It’s safe to eat meat from livestock raised on biotech crops, according to a new report. The Ames, Iowa-based Council for Agricultural Science and Technology compiled the report. It’s a nonprofit consortium that’s supposed to be independent in its findings.
CAST’s report looked at regulatory assessments on genetically modified crops, results of feeding studies and information about what happens when animals consume various proteins and DNA, according to the Associated Press story. It can be found here, http://www.iht.com/articles/2006/07/26/business/gmo.php, or here, http://www.chron.com/disp/story.mpl/ap/fn/4072657.html, or here, http://www.mlive.com/newsflash/business/index.ssf?/base/business-66/115390135995490.xml&storylist=mibusiness.
Key quote: “Meat, milk and eggs produced by farm animals fed biotechnology-derived crops are as wholesome, safe and nutritious as similar products produced by animals fed conventional crops,” said John M. Bonner, CAST’s executive vice president.
Not so fast, says Doug Gurian-Sherman of The Center for Food Safety, which recommends against eating genetically modified foods. He points out that CAST receives support from the biotech industry and questions aspects of the information used for the report.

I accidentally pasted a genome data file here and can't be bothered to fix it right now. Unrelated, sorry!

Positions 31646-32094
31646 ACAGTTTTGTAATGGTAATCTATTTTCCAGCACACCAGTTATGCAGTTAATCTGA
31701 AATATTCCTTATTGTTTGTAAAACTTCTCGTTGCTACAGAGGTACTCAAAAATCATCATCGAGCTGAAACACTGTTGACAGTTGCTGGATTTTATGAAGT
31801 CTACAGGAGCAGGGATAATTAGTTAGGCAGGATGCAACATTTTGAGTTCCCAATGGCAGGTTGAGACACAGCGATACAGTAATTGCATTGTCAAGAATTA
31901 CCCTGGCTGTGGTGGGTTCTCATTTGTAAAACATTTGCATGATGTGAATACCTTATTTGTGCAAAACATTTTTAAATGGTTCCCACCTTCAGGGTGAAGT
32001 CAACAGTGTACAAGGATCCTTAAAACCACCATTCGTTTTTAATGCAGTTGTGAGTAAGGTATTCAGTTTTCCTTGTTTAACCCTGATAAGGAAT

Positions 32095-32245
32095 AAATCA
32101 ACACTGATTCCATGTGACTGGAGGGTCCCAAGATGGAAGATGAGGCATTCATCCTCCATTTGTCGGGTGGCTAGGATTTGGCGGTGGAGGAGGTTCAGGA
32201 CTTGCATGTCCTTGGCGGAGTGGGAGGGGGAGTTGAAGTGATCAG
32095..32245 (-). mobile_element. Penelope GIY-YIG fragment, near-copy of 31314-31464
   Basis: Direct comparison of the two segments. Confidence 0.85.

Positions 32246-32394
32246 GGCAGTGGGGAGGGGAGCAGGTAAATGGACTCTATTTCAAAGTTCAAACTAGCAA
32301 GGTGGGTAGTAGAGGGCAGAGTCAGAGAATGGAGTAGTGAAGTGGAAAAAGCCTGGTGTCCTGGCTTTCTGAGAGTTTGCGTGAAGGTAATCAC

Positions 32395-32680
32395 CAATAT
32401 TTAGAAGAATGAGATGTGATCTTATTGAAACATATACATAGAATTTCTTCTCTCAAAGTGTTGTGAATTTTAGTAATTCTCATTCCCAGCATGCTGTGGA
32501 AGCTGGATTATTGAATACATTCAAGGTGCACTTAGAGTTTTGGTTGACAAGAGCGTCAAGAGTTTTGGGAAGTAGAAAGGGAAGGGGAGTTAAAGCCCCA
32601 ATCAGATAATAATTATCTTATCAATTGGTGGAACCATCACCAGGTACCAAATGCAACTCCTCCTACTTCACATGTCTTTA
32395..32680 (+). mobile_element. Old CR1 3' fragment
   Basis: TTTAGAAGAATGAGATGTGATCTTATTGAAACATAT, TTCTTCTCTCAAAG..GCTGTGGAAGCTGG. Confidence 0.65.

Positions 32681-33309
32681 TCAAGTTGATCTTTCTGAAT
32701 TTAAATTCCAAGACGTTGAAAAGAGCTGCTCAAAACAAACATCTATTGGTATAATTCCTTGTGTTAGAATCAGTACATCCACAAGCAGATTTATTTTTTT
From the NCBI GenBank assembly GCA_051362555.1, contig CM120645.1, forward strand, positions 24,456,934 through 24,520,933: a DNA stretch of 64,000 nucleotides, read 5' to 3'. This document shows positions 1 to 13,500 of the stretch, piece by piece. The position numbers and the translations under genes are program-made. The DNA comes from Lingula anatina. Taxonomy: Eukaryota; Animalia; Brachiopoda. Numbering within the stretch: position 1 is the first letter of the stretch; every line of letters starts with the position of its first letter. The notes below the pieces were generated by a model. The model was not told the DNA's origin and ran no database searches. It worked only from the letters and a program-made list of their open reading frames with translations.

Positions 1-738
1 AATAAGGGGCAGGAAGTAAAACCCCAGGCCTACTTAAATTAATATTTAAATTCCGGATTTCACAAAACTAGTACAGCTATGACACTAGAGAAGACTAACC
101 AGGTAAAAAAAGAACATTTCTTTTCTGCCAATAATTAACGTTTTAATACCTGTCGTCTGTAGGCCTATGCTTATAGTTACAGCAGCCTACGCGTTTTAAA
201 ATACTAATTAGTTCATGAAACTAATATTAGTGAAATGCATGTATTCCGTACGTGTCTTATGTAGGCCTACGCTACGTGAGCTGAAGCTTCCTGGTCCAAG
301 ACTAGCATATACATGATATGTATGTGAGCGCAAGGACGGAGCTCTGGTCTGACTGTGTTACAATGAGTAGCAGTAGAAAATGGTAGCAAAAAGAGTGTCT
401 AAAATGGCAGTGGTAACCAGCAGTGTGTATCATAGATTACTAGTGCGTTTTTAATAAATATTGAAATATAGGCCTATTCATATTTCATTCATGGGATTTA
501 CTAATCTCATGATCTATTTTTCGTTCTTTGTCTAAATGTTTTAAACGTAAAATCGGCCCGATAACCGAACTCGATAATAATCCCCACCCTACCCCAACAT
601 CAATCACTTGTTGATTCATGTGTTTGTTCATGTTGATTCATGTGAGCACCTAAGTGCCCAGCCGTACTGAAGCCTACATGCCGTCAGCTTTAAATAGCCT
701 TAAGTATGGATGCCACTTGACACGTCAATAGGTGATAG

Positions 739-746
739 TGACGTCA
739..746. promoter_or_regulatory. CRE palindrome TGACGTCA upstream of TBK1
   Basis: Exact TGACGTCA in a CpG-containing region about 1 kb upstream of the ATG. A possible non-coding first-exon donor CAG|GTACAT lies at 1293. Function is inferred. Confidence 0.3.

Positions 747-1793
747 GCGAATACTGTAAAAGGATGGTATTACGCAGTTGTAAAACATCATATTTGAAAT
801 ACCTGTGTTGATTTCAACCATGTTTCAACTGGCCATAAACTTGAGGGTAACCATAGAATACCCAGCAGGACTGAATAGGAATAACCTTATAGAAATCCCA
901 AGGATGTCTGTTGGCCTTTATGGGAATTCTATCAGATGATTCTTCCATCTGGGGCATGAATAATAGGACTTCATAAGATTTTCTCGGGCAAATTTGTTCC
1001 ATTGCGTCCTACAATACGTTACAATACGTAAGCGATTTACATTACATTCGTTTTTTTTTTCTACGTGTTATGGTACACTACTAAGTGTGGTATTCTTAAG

Meanwhile, one of the arguments in favor of genetically modified crops may have a hole in it, the St. Louis Post-Dispatch reports, http://www.stltoday.com/stltoday/news/stories.nsf/metroeast/story/5F4EECA9A12FE7A1862571B70018B028?OpenDocument. Here’s the London-based Independent’s story as well, http://news.independent.co.uk/environment/article1199339.ece.
Advocates, including Montsanto, which makes modified seeds, have claimed that biotech crops are more resistant to pests, thus requiring fewer pesticides. That’s better for the environment and cheaper for the farmers.
But Cornell University scientists studying cotton crops in China found that farmers had to use as much pesticide after seven years as farmers with conventional crops. And because modified seeds are so much more expensive on average, that means it’s more expensive for farmers to grow such crops.